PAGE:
They argued the Banc of California had fallen short in extending credit to lower income neighborhoods and therefore didn’t comply with the Community Reinvestment Act — a 1970s-era anti-redlining law that regulators must consider before approving a bank expansion.

As evidence, CRC and Greenlining cited bank branch closures in lower income communities and high overdraft fees. They also noted that in 2019, the bank had done virtually all of its home mortgage lending — nearly 96% — in upper income neighborhoods.
They aimed some of their sharpest criticism, however, at the bank’s loans to eight “problematic landlords” including Mittal. Collectively, seven of them racked up more than 2,400 health and building code violations from the L.A. County Department of Public Health alone, according to CRC and Greenlining. The groups asked regulators to investigate whether such loans fueled “housing insecurity, uninhabitable living conditions, or damaged credit” for tenants who may have been evicted unfairly.

The bank replied to regulators that it had scored a “satisfactory” rating in its most recent 2018 Community Reinvestment Act evaluation and was committed to serving low income communities. It countered that CRC and Greenlining “cherry-picked” issues to advance their own policy goals.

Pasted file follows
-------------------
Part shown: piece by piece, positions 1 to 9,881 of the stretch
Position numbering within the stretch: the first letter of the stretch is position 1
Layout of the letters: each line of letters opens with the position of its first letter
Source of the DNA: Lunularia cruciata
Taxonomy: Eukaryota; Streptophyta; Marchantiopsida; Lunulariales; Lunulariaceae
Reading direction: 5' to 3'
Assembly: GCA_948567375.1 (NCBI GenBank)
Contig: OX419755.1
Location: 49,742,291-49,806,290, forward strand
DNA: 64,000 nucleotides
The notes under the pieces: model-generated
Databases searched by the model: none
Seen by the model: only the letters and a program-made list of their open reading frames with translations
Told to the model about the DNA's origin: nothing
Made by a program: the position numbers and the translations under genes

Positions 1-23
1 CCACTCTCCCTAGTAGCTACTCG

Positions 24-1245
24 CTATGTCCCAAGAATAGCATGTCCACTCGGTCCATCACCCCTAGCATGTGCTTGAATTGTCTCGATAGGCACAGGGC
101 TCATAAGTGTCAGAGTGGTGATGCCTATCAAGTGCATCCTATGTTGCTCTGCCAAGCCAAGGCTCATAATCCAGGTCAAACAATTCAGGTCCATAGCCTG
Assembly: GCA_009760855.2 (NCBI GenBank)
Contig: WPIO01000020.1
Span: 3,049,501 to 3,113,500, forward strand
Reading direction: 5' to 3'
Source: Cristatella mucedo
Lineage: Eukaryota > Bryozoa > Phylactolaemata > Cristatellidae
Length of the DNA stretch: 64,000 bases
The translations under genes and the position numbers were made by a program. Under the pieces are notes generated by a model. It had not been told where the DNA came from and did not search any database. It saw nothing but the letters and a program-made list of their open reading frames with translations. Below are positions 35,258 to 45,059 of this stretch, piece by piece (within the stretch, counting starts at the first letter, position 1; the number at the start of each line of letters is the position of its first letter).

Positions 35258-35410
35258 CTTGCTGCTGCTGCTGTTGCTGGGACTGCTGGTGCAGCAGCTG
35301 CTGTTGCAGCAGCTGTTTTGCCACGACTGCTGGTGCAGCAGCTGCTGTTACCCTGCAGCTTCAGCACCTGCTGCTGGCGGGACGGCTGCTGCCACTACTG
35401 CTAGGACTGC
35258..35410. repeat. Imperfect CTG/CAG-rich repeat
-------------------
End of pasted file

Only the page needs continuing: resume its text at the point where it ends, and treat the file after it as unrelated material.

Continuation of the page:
The bank finally agreed to negotiate with the groups in early September. Greenlining’s Rawan Elhalaby recalls getting a phone call from a bank executive: “I think we can do a deal,” he said. Then came nights and weekends reviewing proposals until the two sides reached an agreement.

CRC’s deputy director, Kevin Stein, says he’s encouraged that further talks with the bank could bring the two sides closer on the question of holding landlords accountable. “Now, we have a relationship and can get them there. We think the bank will listen,” Stein says.

Meanwhile, Jaime Weisberg, senior campaign analyst with the Association of Neighborhood and Housing Development in New York City, who works with tenants to enforce Signature Bank’s commitment, says its power lies in the fact that if you are a landlord, “You don’t want to get a call from your lender — that’s the last thing you want.”

Tenants in a Bronx building recently got Signature Bank to make that call. They conducted a virtual tour for the bank’s liaison in which tenants pointed to a broken door that led to drug dealing and prostitution, trash piling up and mouse and cockroach infestations.